Wednesday, December 22, 2010

Model news that caught my eye the consumer wouldn't mind a humanistic model

Was it photoshop or a bigger issue?

I noticed this post at about the Revolve clothing weight debate.  Revolve said the boney model won't be appearing in their ads anymore, "We are working closely with both the model and her agent to get her to a healthier size. She won’t be appearing in any of our new product batches or in any of our fashion editorial photos moving forward until the issue is adequately addressed."  The model (now speculated as Allie Crandell, who you might have seen on MTV's "The City", was booked though, she was just doing her job, she did pose nicely despite leading the consumer concerned for the health of the model, and the company did hire her and her images are still on the site, --I wonder how many of the garments that she wore have been sold. Also I can't help but wonder if the Photoshop thing was at work to cause a media frenzy and get more hits to the site? Now Allie is being punished to not be in any of the new product batches is implying she will not be hired again. When really is she the one to punish?  Let's say the model wasn't Allie and instead a newbie excited for one of her first modeling jobs, she was discovered or what not, and wanted to model, and was conforming to the weight that her agency wanted her to be at and obviously the brand asked for a girl of a certain size (measurement or weight), height, look, and the result makes obvious the ways the public views skinny models and that if they were curvier or more realistic and human looking that it wouldn't harm a brands image. The consumer wouldn't mind a humanistic model. 

If the collar bone of a model is  protruding intensely, it can be a sign of something being not right, ---but some girls are just skinny and have a hard time even gaining weight, even those not in the fashion industry.  I have friends who are not models who actually have a hard time gaining weight, even when they try to eat more, better, work out, etc. Without knowing the model's background it is rude to also judge her and pick on her.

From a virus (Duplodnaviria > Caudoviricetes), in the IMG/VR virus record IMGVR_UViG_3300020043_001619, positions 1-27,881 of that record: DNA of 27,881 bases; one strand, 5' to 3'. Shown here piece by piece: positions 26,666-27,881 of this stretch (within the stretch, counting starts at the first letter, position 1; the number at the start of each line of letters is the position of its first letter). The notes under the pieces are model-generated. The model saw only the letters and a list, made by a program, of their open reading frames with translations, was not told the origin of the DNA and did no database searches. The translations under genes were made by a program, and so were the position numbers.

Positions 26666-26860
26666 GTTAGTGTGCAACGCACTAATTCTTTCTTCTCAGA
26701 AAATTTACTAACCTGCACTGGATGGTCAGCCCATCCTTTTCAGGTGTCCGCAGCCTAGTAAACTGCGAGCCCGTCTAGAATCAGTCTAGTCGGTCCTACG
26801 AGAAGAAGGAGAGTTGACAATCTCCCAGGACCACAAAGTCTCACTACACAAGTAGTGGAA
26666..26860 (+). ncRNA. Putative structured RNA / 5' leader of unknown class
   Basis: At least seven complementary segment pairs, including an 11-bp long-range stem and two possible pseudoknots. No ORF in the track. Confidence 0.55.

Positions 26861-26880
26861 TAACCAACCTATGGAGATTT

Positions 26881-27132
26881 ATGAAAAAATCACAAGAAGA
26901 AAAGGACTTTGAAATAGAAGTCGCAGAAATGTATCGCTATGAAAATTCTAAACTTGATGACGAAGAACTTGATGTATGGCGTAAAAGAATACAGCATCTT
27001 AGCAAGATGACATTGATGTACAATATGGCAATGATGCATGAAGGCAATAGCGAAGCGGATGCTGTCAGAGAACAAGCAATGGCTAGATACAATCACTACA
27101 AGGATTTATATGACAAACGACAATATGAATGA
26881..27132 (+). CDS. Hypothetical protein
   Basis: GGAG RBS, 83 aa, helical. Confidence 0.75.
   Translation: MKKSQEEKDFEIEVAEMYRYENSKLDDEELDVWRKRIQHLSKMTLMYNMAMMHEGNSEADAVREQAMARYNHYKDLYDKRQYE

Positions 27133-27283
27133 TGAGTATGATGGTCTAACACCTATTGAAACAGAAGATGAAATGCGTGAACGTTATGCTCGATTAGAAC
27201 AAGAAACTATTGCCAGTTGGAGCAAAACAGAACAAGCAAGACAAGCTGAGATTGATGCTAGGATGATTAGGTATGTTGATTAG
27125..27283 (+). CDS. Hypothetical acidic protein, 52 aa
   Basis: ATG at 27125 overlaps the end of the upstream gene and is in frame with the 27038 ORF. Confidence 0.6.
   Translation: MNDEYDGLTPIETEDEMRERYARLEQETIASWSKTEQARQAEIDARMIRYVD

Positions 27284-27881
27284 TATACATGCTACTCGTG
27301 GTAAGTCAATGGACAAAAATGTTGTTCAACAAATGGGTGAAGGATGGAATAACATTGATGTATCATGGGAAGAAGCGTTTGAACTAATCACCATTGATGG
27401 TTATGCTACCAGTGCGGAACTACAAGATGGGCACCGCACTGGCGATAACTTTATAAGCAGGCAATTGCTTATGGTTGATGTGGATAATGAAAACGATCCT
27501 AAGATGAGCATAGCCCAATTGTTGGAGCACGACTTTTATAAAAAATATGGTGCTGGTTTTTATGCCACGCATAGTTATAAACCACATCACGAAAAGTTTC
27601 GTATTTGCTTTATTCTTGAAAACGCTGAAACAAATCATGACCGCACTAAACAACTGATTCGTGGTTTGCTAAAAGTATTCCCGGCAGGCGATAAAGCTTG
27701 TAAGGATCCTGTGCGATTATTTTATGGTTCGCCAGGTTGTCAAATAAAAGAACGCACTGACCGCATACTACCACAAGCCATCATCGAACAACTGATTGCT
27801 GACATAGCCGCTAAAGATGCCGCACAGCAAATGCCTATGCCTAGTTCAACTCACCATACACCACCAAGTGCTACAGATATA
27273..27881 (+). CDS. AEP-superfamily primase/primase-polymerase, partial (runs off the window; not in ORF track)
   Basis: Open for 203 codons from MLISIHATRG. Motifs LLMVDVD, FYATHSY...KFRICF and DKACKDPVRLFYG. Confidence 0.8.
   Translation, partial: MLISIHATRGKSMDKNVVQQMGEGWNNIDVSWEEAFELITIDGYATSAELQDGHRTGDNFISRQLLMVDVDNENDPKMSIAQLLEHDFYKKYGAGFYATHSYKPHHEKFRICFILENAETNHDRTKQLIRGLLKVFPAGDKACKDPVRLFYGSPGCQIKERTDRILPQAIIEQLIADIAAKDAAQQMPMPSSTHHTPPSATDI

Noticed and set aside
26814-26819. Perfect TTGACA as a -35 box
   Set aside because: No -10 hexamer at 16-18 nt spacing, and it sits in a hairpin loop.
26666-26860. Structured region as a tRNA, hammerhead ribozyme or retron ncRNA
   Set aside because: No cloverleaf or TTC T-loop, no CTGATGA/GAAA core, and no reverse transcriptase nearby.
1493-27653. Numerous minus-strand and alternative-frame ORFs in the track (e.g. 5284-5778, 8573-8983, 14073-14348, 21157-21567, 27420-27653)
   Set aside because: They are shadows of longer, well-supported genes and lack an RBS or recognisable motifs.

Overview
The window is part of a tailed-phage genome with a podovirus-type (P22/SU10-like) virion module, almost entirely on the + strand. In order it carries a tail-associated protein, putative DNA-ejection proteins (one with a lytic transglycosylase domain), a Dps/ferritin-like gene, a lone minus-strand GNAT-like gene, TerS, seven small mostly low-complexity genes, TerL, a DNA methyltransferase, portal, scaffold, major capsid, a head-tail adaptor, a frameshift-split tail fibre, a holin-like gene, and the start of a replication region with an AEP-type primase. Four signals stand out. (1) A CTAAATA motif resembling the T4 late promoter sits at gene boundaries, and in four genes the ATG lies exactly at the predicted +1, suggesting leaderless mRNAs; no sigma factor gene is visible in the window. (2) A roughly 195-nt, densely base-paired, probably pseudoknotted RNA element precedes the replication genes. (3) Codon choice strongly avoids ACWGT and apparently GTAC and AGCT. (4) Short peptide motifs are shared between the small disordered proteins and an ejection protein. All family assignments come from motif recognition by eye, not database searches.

As consumers we should already be aware that the fashion industry is often about fantasy, not reality, the skinner the better is still obviously the drill, but maybe over time the images we see in high fashion will be more about humanistic.

When it comes to skinny models,  the models (who are usually teenagers) should not be punished, put down, picked on, despite that they are working in that world, and THAT is also an issue. The skinny model is a person, is a girl who is also figuring our herself, going through a lot of changes as a person, as a girl, as a model.

I hope more modeling agencies consider the psychology comfort that a teen model needs (they are teens, young adults, with a lot of pressure around them and competition) and the support shouldn't be something that comes out of their paycheck, --getting some self esteem, comfort, and information about health and healthy living should be simply just a part of the fashion modeling agencies lifestyle.  The client, who asks for a model of a certain type (weight, height), and the agency work together, the model makes the cut or not and the agency makes the money or not based on what the client is asking for and the agency has available. So if fashion models are going to become more humanistic looking in the future, the client and the agency are obviously going to have to experience taking a chance, taking a risk, and believing that a model being a bit bigger is better.  An agency will have to not book girls who are super skinny because they simply do not work with models that are, the client is going to have to suggest to the agency to send over models that are not skin and bones but have some meat on them.

Let's not forget some online retailers do use more humanistic and every day girl realistic looking models, but still recently a friend of mine who is plus-size said she would have bought more clothing at a plus-size online retailers website if the models were not only a size 8 and that it is tough to tell how the clothing will look without seeing it on a figure that is actual to the consumer. I think brands should use all types of models and all sizes of models wearing all the styles of the clothing, yes it is more work for the brand and costly to hire more than one model but the consumer would most likely purchase more items.

Especially in areas of dresses, bra's, and jeans.

Depending on the brand and the view point of  the consumer, a "humanistic" image is also different as well.

In print modeling weight and measurements are not such a big deal, and a model can model past her late teens and early twenties, if a model is concerned about the pressures of the fashion industry she should look towards print modeling with a commercial print agency.


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